Of Mice and Men by John Steinbeck demonstrates the importance of human connection and friendship using the two protagonists, Lennie and George. Of Mice and Men is a story of two ranch workers traveling around California looking for work in the 1930s, which was the time of the great depression in America. Though they faced great financial difficulty Lennie and George still often spoke of a dream for their future. This quotation is them talking of that dream and sharing it with their new friend Candy. It is the first time they realize this dream they use to speak of like a fairytale, could come true. Candy then offers to join willing to pay his part making this a possibility.
Lennie watched him with wide eyes, and old Candy watched him too. Lennie said softly, “We could live offa the fatta the lan’.”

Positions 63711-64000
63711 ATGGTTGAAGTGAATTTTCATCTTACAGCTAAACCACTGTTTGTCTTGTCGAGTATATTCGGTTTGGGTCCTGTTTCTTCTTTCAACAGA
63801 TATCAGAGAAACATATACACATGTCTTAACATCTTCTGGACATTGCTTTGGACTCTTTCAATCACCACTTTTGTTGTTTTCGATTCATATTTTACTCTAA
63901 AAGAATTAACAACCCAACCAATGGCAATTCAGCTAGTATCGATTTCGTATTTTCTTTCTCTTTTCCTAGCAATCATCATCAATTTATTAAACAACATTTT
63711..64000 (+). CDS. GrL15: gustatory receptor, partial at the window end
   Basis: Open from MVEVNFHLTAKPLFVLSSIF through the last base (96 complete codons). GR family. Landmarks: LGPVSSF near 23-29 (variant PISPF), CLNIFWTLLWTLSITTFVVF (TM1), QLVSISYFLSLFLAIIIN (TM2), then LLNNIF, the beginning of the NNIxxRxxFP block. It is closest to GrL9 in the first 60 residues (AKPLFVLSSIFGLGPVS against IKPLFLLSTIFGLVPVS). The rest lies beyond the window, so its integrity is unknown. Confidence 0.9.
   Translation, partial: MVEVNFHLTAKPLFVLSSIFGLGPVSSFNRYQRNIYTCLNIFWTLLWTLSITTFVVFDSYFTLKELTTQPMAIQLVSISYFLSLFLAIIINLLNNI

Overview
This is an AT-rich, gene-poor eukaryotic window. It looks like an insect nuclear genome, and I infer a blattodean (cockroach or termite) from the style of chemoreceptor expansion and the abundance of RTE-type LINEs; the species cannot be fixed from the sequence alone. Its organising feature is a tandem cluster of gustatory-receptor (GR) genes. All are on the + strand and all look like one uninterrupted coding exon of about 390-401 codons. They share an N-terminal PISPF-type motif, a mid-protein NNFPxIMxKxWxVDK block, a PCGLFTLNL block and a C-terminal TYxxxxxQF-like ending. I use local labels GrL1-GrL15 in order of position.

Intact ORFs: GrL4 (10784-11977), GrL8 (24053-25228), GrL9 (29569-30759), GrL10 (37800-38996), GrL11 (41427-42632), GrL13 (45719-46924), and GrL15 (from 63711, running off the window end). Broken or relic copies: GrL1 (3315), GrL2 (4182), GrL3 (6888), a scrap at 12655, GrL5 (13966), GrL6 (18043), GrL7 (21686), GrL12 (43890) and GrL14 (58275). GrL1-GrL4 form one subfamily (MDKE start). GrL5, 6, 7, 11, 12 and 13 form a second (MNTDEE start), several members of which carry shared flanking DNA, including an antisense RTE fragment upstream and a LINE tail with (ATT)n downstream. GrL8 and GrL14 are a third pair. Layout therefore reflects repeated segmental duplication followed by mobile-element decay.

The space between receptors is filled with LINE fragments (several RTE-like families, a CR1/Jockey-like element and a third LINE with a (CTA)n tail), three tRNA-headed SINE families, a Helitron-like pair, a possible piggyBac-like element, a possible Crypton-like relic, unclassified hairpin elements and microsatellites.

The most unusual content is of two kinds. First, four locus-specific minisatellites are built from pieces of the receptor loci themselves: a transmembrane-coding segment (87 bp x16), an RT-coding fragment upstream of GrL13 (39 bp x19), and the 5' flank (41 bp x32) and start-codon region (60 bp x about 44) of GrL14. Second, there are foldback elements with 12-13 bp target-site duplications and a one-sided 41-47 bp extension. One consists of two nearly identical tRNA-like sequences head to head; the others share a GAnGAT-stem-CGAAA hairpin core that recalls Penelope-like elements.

“Sure,” said George. “All kin’s a vegetables in the garden, and if we want a little whisky we can sell a few eggs or something, or some milk. We’d jus’ live there. We’d belong there. There wouldn’t be no more runnin’ round the country and gettin’ fed by a Jap cook. No, sir, we’d have our own place where we belonged and not sleep in no bunt house.” (p. 57,58).
The value of owning land is stressed. Lennie and George would be given freedom and self-sufficiency if they owned their own farm. This long sought after freedom becomes something not so out of reach when their new friend says he would be willing to help them pay. This quick and quiet conversation between the three men inspires hope for the future despite the current troubles.